Only in the last 5 years or so did we stumble across U.G. Krishnamurti, who initially distressed us to suggest that there was nothing one could do to escape what position one was at the time, or in the past, or in the future. Initially, he seemed to contradict Ramana and Nisargadatta. But he did not. And despite his vehement objection to seeking -- and his perfectly obvious and rational reason for so doing -- he himself spent a life time seeking, only to achieve real freedom. (Well, he would not say he “achieved” anything!). So I am not of the opinion that seeking will inevitably obstruct one’s freedom, though DURING the process of seeking, the obstruction is real and will obstruct, simply by virtue of the distraction that seeking creates as well as the continuity of conceptual consciousness that it maintains. Nonetheless, I am of the belief that one can’t recognize freedom unless one BECOMES it, and the process of becoming is at the very least assisted by disciplines and understandings, even if when freedom occurs, both fall away into nothingness. At the very least, life becomes more tolerable and happy, more benign, while waiting for the final blow for freedom to emerge.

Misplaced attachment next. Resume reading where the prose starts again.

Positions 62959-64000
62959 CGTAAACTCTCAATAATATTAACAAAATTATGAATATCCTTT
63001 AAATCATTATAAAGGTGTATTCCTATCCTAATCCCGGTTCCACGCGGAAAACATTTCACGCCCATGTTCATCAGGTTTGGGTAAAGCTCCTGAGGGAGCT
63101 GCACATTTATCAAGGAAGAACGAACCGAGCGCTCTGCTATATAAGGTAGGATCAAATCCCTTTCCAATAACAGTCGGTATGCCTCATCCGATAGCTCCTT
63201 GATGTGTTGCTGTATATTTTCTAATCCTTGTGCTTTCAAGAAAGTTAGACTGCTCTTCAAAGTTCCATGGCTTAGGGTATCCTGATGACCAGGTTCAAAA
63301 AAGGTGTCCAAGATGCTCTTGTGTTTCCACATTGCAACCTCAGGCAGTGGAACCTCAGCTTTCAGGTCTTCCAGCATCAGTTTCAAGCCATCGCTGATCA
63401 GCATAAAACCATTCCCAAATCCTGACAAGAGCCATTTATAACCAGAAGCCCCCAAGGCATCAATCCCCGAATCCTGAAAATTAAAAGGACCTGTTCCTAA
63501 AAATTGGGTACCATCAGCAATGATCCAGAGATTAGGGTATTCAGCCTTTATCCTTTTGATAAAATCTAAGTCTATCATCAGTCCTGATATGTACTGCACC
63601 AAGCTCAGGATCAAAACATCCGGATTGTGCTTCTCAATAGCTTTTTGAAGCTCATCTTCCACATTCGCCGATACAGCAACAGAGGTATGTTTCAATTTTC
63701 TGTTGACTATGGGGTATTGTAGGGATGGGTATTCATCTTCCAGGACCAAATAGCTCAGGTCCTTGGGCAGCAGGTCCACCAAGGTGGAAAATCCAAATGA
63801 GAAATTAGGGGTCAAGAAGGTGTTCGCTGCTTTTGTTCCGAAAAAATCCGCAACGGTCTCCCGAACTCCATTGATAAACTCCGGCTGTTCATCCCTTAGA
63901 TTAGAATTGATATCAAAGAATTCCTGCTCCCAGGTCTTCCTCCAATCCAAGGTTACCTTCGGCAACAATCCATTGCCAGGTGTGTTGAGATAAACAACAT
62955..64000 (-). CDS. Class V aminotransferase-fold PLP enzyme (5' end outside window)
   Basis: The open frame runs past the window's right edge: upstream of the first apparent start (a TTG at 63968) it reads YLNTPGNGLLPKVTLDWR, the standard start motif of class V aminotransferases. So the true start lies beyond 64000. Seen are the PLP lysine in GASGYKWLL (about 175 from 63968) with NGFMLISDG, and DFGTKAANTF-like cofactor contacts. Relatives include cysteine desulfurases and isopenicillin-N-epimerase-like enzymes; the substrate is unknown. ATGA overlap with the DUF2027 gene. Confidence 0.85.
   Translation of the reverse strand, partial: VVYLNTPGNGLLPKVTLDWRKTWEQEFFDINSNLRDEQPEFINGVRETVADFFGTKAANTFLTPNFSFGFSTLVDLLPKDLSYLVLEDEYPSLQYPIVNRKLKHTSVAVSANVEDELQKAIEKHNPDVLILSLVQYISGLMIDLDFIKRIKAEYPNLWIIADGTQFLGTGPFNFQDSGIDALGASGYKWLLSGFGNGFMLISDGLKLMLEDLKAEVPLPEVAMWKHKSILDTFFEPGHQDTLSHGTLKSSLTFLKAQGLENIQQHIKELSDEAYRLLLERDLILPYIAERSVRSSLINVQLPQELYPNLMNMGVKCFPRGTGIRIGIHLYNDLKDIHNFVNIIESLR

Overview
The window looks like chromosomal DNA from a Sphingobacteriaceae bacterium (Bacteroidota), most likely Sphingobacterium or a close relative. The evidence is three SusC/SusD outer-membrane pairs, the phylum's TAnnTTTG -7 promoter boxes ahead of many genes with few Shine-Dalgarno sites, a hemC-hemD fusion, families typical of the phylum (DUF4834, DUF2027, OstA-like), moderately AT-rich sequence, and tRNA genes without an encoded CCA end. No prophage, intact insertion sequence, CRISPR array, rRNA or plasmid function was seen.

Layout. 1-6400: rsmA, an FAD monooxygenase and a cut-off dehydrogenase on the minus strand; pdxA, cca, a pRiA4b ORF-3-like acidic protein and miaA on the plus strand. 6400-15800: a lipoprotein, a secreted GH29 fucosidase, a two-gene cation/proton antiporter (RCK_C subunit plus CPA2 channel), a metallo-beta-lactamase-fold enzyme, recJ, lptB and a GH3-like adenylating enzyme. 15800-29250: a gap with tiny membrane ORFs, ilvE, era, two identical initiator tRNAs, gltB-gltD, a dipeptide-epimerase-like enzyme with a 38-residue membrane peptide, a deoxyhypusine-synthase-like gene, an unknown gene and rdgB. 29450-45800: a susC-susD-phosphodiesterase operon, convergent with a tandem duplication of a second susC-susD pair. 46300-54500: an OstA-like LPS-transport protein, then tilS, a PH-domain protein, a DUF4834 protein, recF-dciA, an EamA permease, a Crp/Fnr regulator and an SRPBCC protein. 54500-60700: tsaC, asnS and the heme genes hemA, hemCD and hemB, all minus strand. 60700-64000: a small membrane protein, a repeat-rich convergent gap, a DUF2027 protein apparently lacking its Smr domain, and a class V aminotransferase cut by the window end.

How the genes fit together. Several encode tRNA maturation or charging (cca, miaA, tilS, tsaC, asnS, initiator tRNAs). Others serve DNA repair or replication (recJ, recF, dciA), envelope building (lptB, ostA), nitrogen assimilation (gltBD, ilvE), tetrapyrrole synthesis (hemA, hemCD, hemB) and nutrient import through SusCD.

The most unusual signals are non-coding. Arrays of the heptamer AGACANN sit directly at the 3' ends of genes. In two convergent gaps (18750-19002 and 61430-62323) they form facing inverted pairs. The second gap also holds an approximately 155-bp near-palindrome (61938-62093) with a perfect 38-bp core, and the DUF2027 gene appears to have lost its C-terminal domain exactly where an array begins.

That said, it is apparent and obvious to me that suffering in life is inevitable, that death and dying is inevitable, that the body is subject to the laws that govern the body, and the freedom that one seeks from that inevitability is what continues to create the suffering. It is the seeking, the refusal to admit and surrender to a life that has both good and bad, happiness and sadness, and all the opposites that create a life in a dualistic universe, that imprisons us and maintains the process of suffering and misery that defines the human condition. In other words, it is not the facts themselves that cause suffering, but our interpretation of the facts and our refusal to confront the facts head on. It is our conceptual framework through which we constantly filter perceptions that obstructs our true vision and prevents us from being happy with what IS. And it is the seeking to escape that confrontation that causes suffering. UG exemplified to me the process of resignation to the inevitable by his actual life and his submission to it, in full, which therefore simultaneously released him from it. It is that resignation, that utter acceptance that life is suffering, that relieves the suffering, almost paradoxically. It is true and complete surrender to life, and the realization that the individual can do nothing to alter it. In this sense, it is similar to Zen, as well as all the other disciplines that begin with the refusal to refuse the obvious. We cannot escape our destiny, so long as we consider ourselves to have a destiny, and so long as we believe there is a way to alter or control that destiny.